Family ‘had given up hope of finding Louise Tiffney alive’

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FAMILY of tragic Louise Tiffney had given up hope of ever finding her alive, the detective leading her murder inquiry revealed.

DCI Keith Hardie was speaking after remains found at Gosford House, Longniddry, were identified by dental records as the missing mother-of-two.

The human remains have been identified as Louise Tiffney.

The human remains have been identified as Louise Tiffney.

The 43-year-old laundrette worker vanished from her Dean Village home 15 years ago next month.

DCI Hardie said he had spoken to Louise’s sisters, June Tiffney and Iris McKinlay, personally and that they were “relieved” at the news.

“From speaking to the sisters, I think they’d given up hope of finding Louise alive,” he added.

“So rather than this being bad news, it may even be considered good news for them because they might be able to bring this lengthy, lengthy event to some kind of conclusion.”

Police handout picture of Louise Tiffney. Picture; PA

Police handout picture of Louise Tiffney. Picture; PA

Up to 40 officers have been working on the case and DCI Hardie said they would leave no stone unturned in trying to piece together Louise’s last moments.

“That’s what we do, we deal with homicides and investigate homicides,” he said. “This happens to be a 15-year-old homicide but it matters nonetheless.

“We’ll be 100 per cent

committed to trying to identify the person responsible for Louise Tiffney’s murder.”

Police at the entrance to Gosford House in East Lothian, following the discovery of human remains. Picture; PA

Police at the entrance to Gosford House in East Lothian, following the discovery of human remains. Picture; PA

DCI Hardie refused to be drawn on whether Louise’s remains, found by a cyclist on Sunday, had given up any clues as to how she died.

“It’s far, far too early,” he said. “You have to understand we’re still in the process of recovering the remains themselves today.

“Once we get them in sterile conditions and start reviewing them obviously we’ll look at a potential cause of death but that’s far further down the line.”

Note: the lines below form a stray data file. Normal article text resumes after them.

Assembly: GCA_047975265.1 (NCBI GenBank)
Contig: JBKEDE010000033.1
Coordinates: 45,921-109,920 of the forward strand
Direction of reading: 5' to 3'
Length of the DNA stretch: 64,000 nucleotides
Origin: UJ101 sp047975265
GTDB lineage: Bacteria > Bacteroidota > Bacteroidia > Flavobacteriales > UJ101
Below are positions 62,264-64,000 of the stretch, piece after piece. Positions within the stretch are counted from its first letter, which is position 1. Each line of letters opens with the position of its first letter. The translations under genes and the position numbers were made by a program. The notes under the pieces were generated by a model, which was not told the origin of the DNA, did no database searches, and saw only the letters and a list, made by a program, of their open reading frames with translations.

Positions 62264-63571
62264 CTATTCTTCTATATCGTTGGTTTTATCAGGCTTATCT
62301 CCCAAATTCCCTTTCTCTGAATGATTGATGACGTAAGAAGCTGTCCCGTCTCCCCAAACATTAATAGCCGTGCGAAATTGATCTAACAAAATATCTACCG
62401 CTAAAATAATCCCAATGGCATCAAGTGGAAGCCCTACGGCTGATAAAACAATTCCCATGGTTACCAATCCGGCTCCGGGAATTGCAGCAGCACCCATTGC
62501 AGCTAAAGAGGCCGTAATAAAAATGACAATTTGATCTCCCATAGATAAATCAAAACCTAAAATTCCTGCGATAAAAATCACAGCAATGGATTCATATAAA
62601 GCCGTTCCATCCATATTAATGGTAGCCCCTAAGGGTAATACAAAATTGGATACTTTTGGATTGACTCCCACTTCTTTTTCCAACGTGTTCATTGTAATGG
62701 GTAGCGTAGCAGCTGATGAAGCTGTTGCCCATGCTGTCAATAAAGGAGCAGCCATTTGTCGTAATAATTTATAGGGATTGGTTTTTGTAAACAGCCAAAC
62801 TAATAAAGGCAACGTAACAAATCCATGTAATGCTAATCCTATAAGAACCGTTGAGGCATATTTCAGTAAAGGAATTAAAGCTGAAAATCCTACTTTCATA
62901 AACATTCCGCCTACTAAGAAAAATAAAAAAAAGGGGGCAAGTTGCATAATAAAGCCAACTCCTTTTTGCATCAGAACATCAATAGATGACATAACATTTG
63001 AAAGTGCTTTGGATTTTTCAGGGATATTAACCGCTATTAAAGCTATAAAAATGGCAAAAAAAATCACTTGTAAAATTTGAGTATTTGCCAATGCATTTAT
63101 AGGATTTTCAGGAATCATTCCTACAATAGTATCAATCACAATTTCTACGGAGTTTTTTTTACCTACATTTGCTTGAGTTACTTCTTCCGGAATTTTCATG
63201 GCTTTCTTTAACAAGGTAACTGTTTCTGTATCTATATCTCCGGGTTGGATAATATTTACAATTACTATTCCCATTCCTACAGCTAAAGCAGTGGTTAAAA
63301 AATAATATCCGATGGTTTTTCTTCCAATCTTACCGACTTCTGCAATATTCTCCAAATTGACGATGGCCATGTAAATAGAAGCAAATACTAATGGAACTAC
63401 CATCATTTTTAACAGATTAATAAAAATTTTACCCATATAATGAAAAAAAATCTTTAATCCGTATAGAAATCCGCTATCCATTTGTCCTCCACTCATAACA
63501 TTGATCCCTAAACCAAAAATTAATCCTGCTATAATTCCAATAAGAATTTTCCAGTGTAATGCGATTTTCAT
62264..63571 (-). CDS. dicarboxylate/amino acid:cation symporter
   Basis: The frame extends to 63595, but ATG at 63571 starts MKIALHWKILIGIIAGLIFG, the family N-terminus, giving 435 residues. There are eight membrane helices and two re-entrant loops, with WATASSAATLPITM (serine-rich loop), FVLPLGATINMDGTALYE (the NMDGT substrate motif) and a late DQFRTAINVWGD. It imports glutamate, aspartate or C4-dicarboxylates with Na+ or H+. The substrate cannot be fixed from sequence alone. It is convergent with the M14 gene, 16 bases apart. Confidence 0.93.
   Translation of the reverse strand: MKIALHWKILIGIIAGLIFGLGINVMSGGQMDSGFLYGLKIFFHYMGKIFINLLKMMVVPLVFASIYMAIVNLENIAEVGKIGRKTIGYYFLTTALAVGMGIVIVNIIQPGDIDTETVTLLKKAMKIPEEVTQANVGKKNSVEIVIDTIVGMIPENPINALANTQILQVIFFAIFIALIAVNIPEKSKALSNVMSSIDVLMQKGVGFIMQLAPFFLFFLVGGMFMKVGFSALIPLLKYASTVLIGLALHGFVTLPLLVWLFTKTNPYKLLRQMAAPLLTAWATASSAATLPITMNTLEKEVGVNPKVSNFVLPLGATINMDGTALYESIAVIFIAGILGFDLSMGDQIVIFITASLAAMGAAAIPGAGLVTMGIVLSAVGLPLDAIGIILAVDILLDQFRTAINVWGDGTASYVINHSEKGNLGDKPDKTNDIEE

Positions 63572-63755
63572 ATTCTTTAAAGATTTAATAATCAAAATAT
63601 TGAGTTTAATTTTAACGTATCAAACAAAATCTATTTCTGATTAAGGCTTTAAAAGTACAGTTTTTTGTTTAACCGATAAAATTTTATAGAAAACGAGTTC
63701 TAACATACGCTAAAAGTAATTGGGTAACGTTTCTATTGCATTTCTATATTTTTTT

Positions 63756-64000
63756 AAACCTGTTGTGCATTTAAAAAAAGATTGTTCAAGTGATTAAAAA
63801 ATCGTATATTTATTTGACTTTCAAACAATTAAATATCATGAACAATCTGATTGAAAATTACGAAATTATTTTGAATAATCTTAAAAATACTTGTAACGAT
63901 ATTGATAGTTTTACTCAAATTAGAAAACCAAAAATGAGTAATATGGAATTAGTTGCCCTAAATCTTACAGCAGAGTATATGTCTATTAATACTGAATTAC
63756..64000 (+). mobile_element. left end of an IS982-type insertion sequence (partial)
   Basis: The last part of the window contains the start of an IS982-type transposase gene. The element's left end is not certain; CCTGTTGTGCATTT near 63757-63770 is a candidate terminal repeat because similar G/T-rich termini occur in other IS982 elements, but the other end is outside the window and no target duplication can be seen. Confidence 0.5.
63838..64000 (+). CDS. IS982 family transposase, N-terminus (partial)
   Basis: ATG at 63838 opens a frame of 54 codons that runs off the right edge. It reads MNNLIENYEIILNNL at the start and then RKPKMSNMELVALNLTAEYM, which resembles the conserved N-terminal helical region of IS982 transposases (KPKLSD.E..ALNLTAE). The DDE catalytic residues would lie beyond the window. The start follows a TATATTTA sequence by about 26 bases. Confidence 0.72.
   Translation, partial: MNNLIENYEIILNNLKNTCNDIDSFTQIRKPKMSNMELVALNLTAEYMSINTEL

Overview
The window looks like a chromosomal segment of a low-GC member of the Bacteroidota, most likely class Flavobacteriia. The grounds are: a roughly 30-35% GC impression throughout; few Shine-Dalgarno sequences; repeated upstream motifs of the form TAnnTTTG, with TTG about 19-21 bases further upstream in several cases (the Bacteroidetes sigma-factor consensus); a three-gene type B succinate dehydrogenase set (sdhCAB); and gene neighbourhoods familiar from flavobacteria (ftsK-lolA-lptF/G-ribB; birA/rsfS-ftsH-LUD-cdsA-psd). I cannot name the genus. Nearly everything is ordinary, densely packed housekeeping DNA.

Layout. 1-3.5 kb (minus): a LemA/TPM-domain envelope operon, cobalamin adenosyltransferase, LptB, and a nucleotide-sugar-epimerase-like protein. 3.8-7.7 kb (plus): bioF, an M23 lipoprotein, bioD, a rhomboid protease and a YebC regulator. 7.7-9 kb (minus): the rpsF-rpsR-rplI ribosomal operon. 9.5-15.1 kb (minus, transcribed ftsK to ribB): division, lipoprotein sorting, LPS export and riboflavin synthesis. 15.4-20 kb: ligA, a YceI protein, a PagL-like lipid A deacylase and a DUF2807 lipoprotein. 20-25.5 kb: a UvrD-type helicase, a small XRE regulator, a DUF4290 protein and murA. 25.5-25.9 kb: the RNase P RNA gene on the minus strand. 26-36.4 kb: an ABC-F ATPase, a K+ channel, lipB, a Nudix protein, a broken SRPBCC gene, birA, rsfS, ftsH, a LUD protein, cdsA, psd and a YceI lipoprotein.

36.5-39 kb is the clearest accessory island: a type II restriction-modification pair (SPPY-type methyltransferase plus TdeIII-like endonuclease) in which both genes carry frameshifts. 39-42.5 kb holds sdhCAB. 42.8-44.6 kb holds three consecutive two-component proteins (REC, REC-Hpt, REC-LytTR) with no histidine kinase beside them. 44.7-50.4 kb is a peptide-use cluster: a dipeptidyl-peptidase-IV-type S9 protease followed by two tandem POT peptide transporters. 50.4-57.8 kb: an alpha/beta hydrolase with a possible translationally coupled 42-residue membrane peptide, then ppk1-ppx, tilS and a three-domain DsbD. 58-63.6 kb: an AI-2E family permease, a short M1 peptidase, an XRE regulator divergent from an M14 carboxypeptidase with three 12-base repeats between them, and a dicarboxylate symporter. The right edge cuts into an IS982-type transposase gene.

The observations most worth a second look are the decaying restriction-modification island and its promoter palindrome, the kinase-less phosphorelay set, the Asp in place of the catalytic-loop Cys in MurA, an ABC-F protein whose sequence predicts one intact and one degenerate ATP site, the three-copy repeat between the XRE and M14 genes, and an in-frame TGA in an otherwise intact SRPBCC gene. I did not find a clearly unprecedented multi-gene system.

A former senior detective in Edinburgh told the Evening News an incident room would be set up and all the old files on Louise’s disappearance re-examined.

“The case has never been closed down but an incident room will be reactivated and they’ll pull out all the old files on the case,” he said.

“The main thing they’ve got to go on is forensics to try and find a cause of death. It’s been done before and you never know, DNA could be recovered.”

Police being able to identify Louise through her dental records is “good news” as it suggests no effort was made to conceal her identity and her killer was “in a hurry”, he added.

Police are still treating the case as a murder inquiry and will be trying to piece together her last moments while carrying out DNA tests.

Officers will now work with the Crown and Procurator Fiscal in trying to uncover the circumstances around Louise’s death.

Louise was last seen leaving her home in Dean Path on May 27, 2002. Her family always believed she was killed and her body buried at Gosford.

Her son, Sean Flynn, then 21, was charged with her murder in 2005 but walked free after a not proven verdict.

DCI Hardie said there was “no reason” to speak to Mr Flynn, who is believed to have moved from Scotland, or anyone else, at this stage.

“My job as senior investigating officer at this point is to ensure we maximise every potential forensic evidential opportunity around the recovery and the site where she was discovered,” he added.

“That will remain our focus and priority and it’s still very much being treated as a murder inquiry.”

Louise’s remains were in a “skeletal state” and found in a “very, very secluded area” about eight metres from the A198 with no reason for anyone to be there, said DCI Hardie.

The Evening News reported on Wednesday how police had drafted in a world-renowned forensic team from Dundee University to help the inquiry.

Police searched Gosford back in 2002 but DCI Hardie refused to say yesterday how close they came to where Louise was found.

“It doesn’t really interest me how close we came last time because we never found her, we’ve found her now and we have to maximise the opportunities around that find,” he said.

Investigators are yet to pinpoint a time of death but are working on the assumption it was soon after Louise disappeared.

“The time of death will be around the time she went missing, I would guess,” said DCI Hardie. “We’ve employed experts to give us an idea around times but I would think it’ll be very difficult. She hasn’t been seen for 15 years.”

DCI Hardie thanked a “handful” of people that had contacted the inquiry team after news of the find first broke on Monday.

“This case has been subject to a significant amount of media speculation and on the back of that people have phoned up with information they suspect might be of use to us,” he said.

“We’re more than happy to speak to them. As far as anything else around who’s responsible, it’s far, far too early.”

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